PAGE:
Taylor continues to boycott trial

The
war crimes trial of ex-Liberian leader Charles Taylor has been adjourned until
Friday after he failed to attend the court in The Hague.

He
and his lawyer walked out of proceedings earlier this week during the closing
arguments of the trial.

The
prosecution has finished its oral submission and the defence was due to start
its arguments.

Mr
Taylor denies fuelling Sierra Leone’s civil war in the 1990s by arming rebels.

He
is charged with 11 counts of war crimes and crimes against humanity.

The
trial started in June 2007, when Mr Taylor boycotted the opening, arguing he
would not get a fair trial.

The
verdict is expected later this year.

Mr
Taylor’s lawyer Courtenay Griffiths also failed to make an appearance.

He
had walked out in anger on Tuesday after the court refused to accept his final
written brief to the court 20 days after the deadline.

He
denied that it was a delaying tactic.

“I’ve
no interest in stretching this trial out, neither does Mr Taylor – that man has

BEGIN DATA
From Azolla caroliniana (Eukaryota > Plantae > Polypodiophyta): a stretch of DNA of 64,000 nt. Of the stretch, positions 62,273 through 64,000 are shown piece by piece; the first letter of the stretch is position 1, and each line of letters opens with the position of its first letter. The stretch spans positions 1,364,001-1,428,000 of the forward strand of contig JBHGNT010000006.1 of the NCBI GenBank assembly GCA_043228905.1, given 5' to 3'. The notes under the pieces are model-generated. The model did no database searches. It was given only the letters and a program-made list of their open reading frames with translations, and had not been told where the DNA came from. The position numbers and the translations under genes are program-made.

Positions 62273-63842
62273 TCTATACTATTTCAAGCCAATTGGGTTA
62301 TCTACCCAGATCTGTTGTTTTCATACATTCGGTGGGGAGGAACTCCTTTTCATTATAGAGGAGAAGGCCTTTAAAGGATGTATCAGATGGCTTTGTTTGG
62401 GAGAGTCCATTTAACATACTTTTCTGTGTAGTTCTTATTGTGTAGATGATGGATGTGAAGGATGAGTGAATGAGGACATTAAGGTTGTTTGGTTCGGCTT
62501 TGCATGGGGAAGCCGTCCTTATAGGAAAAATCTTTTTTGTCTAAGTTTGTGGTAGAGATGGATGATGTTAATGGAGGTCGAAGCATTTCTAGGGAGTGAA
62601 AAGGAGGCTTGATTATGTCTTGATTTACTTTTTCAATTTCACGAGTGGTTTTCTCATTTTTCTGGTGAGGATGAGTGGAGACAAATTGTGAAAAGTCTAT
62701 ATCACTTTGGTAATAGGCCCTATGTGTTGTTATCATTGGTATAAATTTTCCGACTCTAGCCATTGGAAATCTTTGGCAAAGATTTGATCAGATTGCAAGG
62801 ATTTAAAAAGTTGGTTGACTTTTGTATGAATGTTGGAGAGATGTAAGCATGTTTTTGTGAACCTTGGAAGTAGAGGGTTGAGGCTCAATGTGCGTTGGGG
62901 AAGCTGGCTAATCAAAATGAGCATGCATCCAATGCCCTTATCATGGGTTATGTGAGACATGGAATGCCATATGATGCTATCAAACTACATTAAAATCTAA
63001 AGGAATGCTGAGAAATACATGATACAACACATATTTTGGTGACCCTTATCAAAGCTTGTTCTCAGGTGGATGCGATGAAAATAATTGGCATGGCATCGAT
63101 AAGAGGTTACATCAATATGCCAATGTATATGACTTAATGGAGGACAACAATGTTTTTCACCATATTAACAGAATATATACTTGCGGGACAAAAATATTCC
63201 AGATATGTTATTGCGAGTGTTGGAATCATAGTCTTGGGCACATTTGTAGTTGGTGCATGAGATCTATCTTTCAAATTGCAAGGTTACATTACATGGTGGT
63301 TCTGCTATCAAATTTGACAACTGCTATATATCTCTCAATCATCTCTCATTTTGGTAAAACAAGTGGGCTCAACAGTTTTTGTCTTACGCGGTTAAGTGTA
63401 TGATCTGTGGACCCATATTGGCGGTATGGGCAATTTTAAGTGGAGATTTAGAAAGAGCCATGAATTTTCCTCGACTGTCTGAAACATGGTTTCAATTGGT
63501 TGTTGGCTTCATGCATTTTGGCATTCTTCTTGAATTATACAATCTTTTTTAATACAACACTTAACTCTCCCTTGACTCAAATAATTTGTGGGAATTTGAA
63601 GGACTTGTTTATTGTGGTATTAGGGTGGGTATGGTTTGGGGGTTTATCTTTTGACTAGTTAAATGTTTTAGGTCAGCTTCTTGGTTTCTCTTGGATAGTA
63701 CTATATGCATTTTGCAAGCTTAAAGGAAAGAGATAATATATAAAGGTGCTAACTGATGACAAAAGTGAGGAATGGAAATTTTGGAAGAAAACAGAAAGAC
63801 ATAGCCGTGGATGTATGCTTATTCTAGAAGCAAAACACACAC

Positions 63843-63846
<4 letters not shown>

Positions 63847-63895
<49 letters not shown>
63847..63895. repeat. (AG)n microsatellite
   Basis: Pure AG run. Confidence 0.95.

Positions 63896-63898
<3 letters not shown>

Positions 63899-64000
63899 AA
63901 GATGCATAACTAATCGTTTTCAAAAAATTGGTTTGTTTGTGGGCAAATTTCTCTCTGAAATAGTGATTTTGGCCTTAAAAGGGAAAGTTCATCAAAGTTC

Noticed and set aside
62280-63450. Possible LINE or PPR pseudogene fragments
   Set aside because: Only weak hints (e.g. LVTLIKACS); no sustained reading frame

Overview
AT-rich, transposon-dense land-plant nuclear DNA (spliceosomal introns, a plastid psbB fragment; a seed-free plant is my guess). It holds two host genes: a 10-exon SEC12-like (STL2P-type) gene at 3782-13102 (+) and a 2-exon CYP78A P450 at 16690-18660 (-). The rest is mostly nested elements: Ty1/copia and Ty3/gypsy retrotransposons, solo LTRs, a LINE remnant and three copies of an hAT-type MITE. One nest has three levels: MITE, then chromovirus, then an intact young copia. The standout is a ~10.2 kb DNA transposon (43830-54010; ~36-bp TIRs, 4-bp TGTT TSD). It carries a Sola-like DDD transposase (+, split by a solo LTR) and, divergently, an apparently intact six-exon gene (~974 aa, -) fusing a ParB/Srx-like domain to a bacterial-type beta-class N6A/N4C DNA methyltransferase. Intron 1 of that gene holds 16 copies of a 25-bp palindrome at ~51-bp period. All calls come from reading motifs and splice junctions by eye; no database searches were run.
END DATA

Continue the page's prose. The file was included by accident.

been in custody for almost six years and he wants a decision on his fate,”
he said.

The
prosecution says Mr Taylor, Liberian president 1997-2003, armed and controlled
the Revolutionary United Front (RUF) during a 10-year campaign of terror
conducted largely against civilians.

The
RUF became infamous for hacking off the limbs of their victims, and using rape
and murder to terrorise the population.

The
defence has argued that Mr Taylor tried to broker peace in Sierra Leone at the
request of regional powers.

He
is accused of selling “blood diamonds” for the rebels, in return for
supplying them with weapons.

Last
year supermodel Naomi Campbell and actress Mia Farrow were summoned to give
evidence at the trial.

If
convicted, Mr Taylor would serve a prison sentence in the UK.